"I hear a vibe and steal it!" So says the Facebook page of Last Magpie. It's an unusual ethos, but it's served as something of a rallying cry for the mysterious producer, an artist who's often relied upon liberal pilfering while crafting his small handful of releases for Hypercolour and its Losing Suki sub-imprint. With bits and pieces interpolated (though more often blatantly sampled), it's understandable as to why his identity is deliberately kept under wraps. Yet while previous releases have looked elsewhere for inspiration, 1995 feels at times bit like a snake biting its tail, as it occasionally looks to Last Magpie's own back catalog for inspiration.
This realization actually comes at the EP's end. After three tracks of driving interpretations of house, garage, and early 2-step, "Fallen" sees the producer drop his guard as he literally rips the lead-ish bassline from "No More Stories," his debut from earlier this year, to create what amounts to almost the exact same song—minus the crucial vocals and razor-sharp percussion. Of the song, the EP's press release states that Last Magpie "is adept at crafting catchy bangers, [and] this one might just be his most assured track to date"—the catch being that "Fallen" pretty much sounds just like the track that was previously his most assured to date. Of course, it's not exactly the same, but the degree of similarity almost demands comparison.
On the other hand, the more uptempo and, by contrast, less self-referential works are all strong in their own way. Opener "1995" is a multi-colored blast of laser shots and stuttering diva vocals led by the straightforward four-to-the-floor charge of '90s house. Described in such terms, it might come off as though this is just another retro attempt, but its rumbling bassline and echoes of dub ensure that there's enough mixture of references that it never comes off like an intentional shot at a specific vintage.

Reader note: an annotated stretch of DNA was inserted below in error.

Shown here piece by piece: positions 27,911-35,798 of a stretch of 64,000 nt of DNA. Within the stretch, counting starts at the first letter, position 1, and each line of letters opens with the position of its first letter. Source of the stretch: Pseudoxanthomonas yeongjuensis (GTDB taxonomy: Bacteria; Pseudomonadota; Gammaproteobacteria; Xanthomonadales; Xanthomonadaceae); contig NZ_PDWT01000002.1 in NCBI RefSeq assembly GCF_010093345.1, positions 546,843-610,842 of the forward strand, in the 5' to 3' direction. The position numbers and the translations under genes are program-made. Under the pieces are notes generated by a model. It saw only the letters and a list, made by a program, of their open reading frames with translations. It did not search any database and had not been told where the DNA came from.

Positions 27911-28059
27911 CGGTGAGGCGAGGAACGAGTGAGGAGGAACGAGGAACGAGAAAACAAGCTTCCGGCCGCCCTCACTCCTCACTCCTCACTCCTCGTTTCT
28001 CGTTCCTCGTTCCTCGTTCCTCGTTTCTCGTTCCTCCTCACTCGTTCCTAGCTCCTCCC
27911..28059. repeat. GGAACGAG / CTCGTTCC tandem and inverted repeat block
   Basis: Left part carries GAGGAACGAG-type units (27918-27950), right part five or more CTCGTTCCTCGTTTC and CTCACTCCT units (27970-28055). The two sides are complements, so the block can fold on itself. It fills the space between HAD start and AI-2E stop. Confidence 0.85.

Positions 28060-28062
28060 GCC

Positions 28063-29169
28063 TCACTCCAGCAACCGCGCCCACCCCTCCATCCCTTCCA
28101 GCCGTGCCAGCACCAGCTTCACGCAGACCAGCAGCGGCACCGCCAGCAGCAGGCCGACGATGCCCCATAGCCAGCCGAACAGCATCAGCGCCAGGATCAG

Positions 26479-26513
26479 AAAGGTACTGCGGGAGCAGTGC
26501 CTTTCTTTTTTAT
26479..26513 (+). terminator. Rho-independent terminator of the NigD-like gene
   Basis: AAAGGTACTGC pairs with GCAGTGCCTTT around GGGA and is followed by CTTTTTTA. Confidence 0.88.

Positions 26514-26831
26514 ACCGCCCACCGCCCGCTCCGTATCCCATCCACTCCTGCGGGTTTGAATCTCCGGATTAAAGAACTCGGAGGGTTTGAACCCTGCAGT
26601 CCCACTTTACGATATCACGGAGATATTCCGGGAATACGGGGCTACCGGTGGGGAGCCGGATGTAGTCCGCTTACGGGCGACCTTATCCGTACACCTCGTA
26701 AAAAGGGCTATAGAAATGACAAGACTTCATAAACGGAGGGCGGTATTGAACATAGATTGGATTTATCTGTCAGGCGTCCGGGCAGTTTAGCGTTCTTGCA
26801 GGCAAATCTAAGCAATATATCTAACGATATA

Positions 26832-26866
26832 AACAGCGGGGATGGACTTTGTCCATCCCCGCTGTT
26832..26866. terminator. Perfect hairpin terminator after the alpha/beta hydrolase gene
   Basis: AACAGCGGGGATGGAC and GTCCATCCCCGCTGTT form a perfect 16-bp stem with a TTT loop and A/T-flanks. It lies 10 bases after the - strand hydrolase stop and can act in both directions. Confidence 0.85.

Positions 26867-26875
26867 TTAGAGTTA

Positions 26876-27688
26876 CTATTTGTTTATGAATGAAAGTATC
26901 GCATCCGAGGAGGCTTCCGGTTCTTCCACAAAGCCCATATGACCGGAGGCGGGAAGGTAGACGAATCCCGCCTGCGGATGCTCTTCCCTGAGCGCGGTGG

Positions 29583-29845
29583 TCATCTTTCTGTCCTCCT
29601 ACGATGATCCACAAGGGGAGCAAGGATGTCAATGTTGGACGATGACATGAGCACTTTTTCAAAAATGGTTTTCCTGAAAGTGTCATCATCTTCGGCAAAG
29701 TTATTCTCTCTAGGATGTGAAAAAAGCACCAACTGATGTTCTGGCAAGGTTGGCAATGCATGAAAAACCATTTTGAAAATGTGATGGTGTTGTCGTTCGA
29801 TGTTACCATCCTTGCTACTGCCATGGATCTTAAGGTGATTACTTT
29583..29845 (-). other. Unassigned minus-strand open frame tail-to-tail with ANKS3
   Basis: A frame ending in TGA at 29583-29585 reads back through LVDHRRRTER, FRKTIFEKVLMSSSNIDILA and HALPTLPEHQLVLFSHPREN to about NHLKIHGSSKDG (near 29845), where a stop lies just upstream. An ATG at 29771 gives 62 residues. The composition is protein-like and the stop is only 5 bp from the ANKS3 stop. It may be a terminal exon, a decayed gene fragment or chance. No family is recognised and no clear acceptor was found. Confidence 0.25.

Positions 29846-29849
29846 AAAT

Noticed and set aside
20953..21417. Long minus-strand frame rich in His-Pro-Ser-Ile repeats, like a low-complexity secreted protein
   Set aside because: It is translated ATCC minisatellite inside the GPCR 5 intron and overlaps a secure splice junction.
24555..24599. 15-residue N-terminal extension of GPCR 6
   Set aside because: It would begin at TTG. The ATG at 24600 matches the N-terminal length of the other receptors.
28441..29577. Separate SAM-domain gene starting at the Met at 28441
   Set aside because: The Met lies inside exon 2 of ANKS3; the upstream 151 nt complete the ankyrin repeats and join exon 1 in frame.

"Hypno" drops all house pretensions and moves towards a loose, woodblock-led dubstep rhythm. Generating a cavernous amount of space, heavily reverbed found-sound recordings of a city are given life by a massive Reese bass and a voice warbling "Playin'/Stop playin' with my heart." Organs rise and then fall as the percussion picks up the pace, almost setting up a perfect segue into the similarly pad-heavy "Roots." Here though, it's all uptempo, a TR-909 hammering away beneath a vortex of blurting vocals. Riding a build-up with pads suspiciously reminiscent of 808 State's "Pacific," it drops right down into retro-futuristic UK garage nostalgia with pumping sub-bass, vertigo-inducing pitch shifts, and jazzy stabs. And while its most unique element might bring to mind certain oceanic qualities, there's nothing aquatic here—it's all upfront in the mix, blaring out of speakers with a pirate-radio bravado. And, as of now, it's that kind of attitude that seems to bring out the best in the Leeds-based producer's work.